Last spring, baseball fantasy team managers were a lot like Bobby Valentine, the real manager of the Boston Red Sox. The assumption was that the Red Sox would give the ball to Andrew Bailey in the ninth inning, and watch the saves pile up.
Bailey was acquired by the Red Sox in the offseason after longtime closer Jonathan Papelbon departed for a huge free agent contract with the Philadelphia Phillies. Bailey came to Boston with outfielder Ryan Sweeney in a trade for outfielder Josh Reddick.
But before the season even began, the Red Sox discovered that Bailey had a thumb injury. Later, it was determined that he would need thumb surgery. On August 14, the Red Sox activated Bailey for the first time all season.
Bailey is saying the right things as he returns, maintaining that he just wants to pitvch and does not care what his role is, as long as he can play.
"I don't really care, I just want to pitch," Bailey says. "At this point, I've missed enough time to know that 'Hey, he's done a hell of a job this year and the bullpen has been great all year,' so for me, I just want to find my role -- whatever that is -- and finish the year and get to the playoffs."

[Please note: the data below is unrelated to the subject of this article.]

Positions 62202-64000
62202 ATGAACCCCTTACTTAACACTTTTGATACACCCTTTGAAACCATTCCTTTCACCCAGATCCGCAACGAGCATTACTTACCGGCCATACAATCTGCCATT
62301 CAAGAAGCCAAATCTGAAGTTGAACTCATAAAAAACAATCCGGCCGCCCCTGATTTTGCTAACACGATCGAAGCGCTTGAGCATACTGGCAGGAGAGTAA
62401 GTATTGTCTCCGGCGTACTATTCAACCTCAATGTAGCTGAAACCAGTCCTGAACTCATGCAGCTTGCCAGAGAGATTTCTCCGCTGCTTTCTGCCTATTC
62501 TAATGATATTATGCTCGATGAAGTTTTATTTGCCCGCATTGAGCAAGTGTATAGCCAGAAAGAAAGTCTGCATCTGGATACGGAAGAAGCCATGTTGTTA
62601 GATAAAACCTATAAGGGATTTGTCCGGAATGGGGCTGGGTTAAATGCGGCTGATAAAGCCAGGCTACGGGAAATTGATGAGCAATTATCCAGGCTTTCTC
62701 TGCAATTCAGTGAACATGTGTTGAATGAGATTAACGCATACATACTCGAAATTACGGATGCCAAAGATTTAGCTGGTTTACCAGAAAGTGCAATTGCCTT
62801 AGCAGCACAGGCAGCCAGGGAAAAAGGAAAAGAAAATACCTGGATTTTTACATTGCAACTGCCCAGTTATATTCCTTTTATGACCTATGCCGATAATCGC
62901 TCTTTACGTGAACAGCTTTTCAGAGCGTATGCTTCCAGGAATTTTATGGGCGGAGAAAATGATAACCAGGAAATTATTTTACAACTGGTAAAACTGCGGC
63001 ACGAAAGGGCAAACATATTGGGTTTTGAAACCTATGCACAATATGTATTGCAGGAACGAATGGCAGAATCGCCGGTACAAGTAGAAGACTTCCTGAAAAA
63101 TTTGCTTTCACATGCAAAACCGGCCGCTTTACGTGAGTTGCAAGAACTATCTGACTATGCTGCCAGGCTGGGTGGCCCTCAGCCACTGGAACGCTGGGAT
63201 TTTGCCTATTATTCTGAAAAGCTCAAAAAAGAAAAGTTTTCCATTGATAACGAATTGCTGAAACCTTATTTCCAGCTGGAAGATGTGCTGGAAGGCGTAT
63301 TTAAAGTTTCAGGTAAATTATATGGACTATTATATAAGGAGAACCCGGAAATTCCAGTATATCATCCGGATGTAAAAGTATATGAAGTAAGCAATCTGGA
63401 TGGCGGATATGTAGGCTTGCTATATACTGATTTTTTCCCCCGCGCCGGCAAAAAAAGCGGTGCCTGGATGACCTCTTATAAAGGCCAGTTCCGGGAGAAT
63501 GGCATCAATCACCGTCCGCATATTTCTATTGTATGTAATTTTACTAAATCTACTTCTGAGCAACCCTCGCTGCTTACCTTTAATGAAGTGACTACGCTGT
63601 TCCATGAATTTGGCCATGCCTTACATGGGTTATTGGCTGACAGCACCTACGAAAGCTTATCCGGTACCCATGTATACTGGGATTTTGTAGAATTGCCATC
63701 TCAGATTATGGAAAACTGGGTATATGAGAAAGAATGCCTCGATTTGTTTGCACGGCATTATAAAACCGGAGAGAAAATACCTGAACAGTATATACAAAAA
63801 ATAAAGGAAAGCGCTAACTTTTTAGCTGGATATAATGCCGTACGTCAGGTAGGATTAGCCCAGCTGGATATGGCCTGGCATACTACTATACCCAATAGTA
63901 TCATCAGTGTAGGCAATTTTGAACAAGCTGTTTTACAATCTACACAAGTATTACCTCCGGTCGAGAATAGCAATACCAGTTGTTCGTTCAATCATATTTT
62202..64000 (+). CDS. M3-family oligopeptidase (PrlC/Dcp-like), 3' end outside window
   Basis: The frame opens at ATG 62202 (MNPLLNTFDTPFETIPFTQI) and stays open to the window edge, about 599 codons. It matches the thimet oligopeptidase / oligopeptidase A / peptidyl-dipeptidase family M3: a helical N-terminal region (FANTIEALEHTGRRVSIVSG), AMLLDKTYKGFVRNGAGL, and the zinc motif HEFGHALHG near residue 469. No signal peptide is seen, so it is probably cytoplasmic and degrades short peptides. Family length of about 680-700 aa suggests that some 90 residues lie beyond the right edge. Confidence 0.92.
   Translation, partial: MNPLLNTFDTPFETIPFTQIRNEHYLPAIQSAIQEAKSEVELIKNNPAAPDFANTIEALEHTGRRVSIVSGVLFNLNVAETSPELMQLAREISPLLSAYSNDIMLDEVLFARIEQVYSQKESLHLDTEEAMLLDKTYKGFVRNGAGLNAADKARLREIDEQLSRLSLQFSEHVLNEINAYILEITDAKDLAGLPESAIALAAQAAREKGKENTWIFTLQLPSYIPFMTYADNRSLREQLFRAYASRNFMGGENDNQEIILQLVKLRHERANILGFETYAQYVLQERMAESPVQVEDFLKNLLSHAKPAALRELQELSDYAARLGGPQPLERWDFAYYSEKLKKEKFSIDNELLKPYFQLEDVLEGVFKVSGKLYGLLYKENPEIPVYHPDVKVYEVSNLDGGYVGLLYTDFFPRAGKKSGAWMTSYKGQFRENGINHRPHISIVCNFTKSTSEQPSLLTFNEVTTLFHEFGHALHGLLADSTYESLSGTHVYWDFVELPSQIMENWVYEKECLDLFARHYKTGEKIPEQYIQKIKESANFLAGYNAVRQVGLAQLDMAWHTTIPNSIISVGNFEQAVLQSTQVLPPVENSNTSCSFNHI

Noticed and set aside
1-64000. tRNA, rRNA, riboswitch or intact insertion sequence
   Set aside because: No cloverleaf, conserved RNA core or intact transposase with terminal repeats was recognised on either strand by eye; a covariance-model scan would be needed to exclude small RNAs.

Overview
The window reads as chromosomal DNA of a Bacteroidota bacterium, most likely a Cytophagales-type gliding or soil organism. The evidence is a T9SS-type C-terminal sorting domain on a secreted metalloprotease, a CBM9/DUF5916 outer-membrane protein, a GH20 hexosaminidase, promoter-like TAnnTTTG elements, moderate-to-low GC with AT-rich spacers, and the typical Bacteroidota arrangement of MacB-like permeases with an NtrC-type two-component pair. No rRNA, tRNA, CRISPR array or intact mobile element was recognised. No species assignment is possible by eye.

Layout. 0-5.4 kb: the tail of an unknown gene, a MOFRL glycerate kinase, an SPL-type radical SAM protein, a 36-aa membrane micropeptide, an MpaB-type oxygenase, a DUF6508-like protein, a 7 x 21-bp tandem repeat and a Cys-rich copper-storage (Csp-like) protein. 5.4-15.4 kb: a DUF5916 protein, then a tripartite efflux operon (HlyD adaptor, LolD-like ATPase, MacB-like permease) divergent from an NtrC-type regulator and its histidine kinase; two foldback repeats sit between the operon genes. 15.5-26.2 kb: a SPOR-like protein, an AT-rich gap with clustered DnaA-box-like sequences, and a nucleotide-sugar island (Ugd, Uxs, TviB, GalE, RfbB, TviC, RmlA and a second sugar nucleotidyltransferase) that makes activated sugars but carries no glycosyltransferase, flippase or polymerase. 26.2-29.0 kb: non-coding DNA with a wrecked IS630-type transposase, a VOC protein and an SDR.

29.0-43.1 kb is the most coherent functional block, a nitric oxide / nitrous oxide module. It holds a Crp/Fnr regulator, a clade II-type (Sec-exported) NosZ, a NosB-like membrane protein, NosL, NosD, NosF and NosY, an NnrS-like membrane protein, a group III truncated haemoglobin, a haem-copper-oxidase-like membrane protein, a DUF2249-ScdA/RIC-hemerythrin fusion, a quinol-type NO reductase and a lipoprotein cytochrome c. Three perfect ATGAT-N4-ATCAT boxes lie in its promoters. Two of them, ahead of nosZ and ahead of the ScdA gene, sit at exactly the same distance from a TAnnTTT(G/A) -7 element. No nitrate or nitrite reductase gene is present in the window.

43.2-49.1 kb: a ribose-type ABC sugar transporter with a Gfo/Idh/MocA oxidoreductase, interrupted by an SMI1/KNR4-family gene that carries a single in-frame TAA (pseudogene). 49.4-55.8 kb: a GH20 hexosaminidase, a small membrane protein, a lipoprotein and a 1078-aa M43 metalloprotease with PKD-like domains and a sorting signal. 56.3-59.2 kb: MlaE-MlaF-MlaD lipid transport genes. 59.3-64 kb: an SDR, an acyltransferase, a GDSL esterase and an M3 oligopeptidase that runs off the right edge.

But fantasy owners who have the Red Sox current closer, Alfredo Aceves, on their active roster know that his job is not that secure. Yes, Aceves has converted 23 save opportunities, but he has blown six saves as well, and has been dreadful in allowing inherited runners to score.
Fantasy owners looking for a way to pick up saves in the final six weeks of the season should be looking to take a flyer on Bailey. He saved 26, 25 and 24 games for an A's team without all that many wins in the last three seasons, and has a career ERA of just 2.07. That is, coincidentally, exactly half the 4.14 ERA that Aceves has compiled while closing for the Red Sox this season. It doesn't take a professional fantasy expert to see which way the wind is going to blow at Fenway Park.
"I'm just going to be ready when the phone rings, so I have no expectations whatsoever," Bailey maintains. "We're at a point in time where we've got to start winning ballgames -- everyone knows that."
Rick Blaine, an award-winning broadcaster and columnist, is a lifelong Red Sox fan. Follow him on Twitter @RickBlaineCT.
- Sports & Recreation
- Boston Red Sox
- Andrew Bailey
- Alfredo Aceves